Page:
Majority of savers unable to identify most common pension scam methods

PensionBee has stressed the need for greater pension scam awareness, as its research found almost two thirds of savers were unable to correctly identify some of the most common scam tactics.

A survey by the firm revealed ‘early pension access’ and ‘free pension advice’ to be the two scam tactics least likely to be identified, despite being amongst “the most prolific and costly scams for savers”.

Almost a third (31 per cent) of savers thought that free pension advice was either unlikely, or highly unlikely to be a pension scam, while a further 32 per cent were unsure and stated that it was "neither likely nor unlikely" to be a scam.

Meanwhile, a further 18 per cent of savers thought that early access was either unlikely, or highly unlikely, to be a pension scam, with almost a third (31 per cent) unsure.

The firm also found that just 42 per cent of respondents were able to identify the minimum age at which they can begin to withdraw their retirement savings, arguing that this shows a lack of awareness as to how long a pension is designed to last.

It warned that this could not only see savers running out of money during retirement, but could make them more vulnerable to scammers who lead them to believe that accessing a pension at 55 is a ‘perk’ exclusive to them.

Encouragingly though, guaranteed high returns was a red flag for the majority of respondents, with 82 per cent expecting this to be a scam rather than a genuine offer.

Furthermore, just one per cent of savers viewed pension liberation offers or the offer of a bonus to invest before a certain date as “highly unlikely” to be a scam.

A fifth of respondents however, did not expect scammers to target them by phone or email (21 per cent), despite what PensionBee described as a “huge increase in scams of this nature in recent months”.

This proportion was slightly higher for those aged over 50, with 88 per cent expecting to be targeted by scammers via a phone call, compared to just 76 per cent for those 50 and younger.

Instead, those under 50 showed more concerns around digital platforms, with 57 per cent expecting to be approached via a website, compared to just 46 per cent for older savers.

The biggest disparity in awareness though, was when considering the risk of in-person scams, with just 17 per cent of those aged over 50 aware of this tactic, despite previous Age UK finding that older people are often targets of doorstep scams.

The majority (84 per cent) also thought that scammers were usually targeting the elderly, while over half expected savers with large pension pots (62 per cent) and savers who are retired (61 per cent) to be the targets for a pension scam.

Meanwhile, less than a third (32 per cent) expected to be targeted by a pension scam if they are working, or if they have a small pension pot.

PensionBee emphasised however, that whilst scammers may choose to target the more vulnerable in society, they can target anyone, highlighting that coronavirus-related scams, for instance, are designed to exploit savers of all types.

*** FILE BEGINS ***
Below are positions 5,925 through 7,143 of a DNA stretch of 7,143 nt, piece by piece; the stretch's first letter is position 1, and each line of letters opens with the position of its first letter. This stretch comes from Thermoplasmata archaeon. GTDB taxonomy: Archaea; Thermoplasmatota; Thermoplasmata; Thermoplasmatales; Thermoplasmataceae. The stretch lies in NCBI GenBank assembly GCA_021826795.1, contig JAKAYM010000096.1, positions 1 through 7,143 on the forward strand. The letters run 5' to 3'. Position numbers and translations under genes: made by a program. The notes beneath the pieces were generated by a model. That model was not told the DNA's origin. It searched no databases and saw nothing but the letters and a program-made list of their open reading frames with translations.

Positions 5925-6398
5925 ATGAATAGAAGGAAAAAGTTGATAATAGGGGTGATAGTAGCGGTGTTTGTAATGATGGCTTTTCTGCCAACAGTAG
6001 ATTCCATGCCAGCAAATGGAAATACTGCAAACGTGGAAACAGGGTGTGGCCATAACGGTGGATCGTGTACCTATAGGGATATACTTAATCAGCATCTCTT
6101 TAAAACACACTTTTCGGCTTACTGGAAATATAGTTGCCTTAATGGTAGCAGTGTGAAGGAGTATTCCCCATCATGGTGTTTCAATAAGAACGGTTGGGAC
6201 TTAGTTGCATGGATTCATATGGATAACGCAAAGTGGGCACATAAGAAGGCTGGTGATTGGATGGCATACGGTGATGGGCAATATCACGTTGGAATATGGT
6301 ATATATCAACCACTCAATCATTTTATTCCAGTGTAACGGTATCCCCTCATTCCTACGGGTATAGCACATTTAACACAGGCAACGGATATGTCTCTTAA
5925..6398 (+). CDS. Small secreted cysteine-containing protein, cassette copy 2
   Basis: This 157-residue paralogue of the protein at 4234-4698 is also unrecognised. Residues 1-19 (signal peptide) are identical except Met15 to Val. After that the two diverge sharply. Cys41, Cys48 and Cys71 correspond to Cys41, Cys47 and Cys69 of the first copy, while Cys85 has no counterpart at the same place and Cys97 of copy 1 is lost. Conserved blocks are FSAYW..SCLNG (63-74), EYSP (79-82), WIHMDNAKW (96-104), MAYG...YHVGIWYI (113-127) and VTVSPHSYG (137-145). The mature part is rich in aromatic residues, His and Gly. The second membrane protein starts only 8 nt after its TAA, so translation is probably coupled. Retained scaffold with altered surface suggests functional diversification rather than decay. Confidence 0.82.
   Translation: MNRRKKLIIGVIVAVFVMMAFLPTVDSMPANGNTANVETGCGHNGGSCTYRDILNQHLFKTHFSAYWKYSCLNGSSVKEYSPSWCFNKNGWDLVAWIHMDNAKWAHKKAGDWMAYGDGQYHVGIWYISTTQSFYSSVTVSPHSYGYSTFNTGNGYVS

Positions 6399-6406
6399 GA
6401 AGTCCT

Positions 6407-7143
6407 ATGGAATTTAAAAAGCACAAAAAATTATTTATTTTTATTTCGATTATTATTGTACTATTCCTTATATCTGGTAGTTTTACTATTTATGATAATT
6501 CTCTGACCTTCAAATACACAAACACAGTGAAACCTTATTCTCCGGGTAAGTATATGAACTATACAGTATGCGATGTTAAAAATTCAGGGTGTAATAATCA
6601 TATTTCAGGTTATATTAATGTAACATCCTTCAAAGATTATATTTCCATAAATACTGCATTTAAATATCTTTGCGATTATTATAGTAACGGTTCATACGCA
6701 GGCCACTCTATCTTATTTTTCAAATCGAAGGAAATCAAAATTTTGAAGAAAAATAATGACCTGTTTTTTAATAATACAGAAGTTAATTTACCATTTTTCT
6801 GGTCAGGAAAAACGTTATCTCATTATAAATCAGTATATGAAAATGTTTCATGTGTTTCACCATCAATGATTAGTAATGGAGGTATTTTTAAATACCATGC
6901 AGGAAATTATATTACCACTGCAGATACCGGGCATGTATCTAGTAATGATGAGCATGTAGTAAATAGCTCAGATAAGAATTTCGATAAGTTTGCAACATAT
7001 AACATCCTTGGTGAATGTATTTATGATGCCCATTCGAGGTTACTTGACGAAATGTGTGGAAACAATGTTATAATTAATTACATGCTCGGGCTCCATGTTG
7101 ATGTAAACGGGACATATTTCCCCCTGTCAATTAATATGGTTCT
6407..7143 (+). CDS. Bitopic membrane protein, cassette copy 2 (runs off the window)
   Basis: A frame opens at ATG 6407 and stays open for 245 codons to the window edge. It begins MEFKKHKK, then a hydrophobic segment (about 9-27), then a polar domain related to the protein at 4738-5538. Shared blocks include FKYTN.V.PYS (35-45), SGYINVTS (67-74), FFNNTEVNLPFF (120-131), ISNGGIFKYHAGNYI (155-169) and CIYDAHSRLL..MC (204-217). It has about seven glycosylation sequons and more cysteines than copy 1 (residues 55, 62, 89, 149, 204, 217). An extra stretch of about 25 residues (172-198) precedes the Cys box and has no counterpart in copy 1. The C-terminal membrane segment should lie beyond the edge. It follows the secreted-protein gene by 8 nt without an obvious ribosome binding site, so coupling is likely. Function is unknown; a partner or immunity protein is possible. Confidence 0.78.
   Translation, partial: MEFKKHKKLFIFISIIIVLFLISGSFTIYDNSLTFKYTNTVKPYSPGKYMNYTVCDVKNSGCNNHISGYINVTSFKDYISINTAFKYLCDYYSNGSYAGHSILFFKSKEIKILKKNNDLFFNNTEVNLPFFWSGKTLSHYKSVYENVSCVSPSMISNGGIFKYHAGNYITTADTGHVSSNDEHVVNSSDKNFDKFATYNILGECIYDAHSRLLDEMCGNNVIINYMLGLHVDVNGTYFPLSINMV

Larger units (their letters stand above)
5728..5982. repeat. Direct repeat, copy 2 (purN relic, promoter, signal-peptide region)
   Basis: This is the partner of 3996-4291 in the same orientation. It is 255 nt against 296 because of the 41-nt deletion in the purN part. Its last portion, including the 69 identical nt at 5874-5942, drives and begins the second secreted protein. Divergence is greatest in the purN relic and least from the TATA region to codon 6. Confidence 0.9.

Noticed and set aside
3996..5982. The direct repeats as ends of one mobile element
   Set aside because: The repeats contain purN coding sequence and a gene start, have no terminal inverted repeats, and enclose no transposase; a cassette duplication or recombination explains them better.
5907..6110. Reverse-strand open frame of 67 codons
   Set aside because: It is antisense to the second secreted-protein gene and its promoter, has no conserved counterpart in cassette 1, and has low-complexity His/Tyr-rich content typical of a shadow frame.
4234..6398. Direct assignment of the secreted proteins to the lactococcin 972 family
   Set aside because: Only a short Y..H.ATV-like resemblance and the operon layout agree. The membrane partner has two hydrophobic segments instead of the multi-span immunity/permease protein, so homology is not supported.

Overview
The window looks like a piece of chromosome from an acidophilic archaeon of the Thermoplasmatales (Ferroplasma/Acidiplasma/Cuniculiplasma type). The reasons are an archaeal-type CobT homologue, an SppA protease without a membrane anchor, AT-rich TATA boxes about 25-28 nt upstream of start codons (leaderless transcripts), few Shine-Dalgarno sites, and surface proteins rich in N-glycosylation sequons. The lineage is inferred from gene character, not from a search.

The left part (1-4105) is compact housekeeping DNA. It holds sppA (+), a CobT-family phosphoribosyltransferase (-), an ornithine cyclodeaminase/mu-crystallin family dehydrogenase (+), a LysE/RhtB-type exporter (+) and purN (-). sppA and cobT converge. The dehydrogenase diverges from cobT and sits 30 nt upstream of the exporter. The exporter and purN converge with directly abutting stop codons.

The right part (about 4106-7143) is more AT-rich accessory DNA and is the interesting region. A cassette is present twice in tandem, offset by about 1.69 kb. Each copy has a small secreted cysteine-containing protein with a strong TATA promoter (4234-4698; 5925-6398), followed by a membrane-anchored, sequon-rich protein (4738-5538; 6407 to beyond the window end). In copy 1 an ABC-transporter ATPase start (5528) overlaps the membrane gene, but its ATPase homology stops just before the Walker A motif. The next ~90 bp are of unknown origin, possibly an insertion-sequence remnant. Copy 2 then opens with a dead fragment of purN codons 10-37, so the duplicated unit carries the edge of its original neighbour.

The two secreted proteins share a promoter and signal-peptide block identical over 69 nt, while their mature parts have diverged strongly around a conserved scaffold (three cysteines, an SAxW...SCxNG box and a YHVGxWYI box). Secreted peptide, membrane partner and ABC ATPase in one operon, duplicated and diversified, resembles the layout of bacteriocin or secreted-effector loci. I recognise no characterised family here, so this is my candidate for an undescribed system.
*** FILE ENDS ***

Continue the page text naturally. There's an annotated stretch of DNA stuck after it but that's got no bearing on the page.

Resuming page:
The firm also noted that the majority of people “tend to see people in other situations as more likely to be scam victims", highlighting that 61 per cent of employed respondents thought they were less of a target than those who are retired.

It warned that this could result in a "false sense of security" when it comes to identifying pension scams, echoing previous research from The Pensions Regulator, which found that the more highly educated a person, the more likely they are to fall for a pension scam, "due to overconfidence".

Commenting on the findings, PensionBee chief executive, Romi Savova, added: “It is concerning that so many savers are unaware of the common tactics employed by scammers.

“Any one of us could fall victim to a scam and the coronavirus pandemic has only heightened that risk.

“People should be extra vigilant and refuse to share any sensitive information about their pension, or indeed anything else, with people they do not know.

“It is clear that the pensions industry must do more to educate savers and take a stand against scammers.

“The Scam Man & Robbin’ game is a great start, but we must continue to work together to find new and innovative ways to play the scammers at their own game.”

Scam Man & Robbin' game, designed to tackle pension scams, was played over 1,000 times in the first week following its launch on 29 April.

It was created by PensionBee, AgeWage, Smart Pension and Nutmeg, alongisde JMAN Group.

    Share Story:

Recent Stories

Managing volatility
In the latest Pensions Age podcast, Laura Blows speaks to Cambridge Associates head of European pension practice, Alex Koriath, about the Covid-related market volatility and how pension funds can prepare for the challenges ahead

De-risking options for pension schemes
In this latest Pensions Age podcast, Linklaters' Sarah Parkin talks to Laura Blows about the wide range of choice available to pensions schemes for the partial, or full, removal of their risks

Risk transfer opportunities
Laura Blows speaks to Lisa Purdy, Head of Fiduciary Distribution at Legal & General Investment Management and Gavin Smith, Pricing and Execution Director - UK PRT at Legal & General, about the impact of the recent market volatility on the bulk annuity and risk transfer market and the potential opportunities for the future

Bulk annuities during coronavirus
Laura Blows speaks to Just business development manager Prash Mehta about the impact of coronavirus on transactions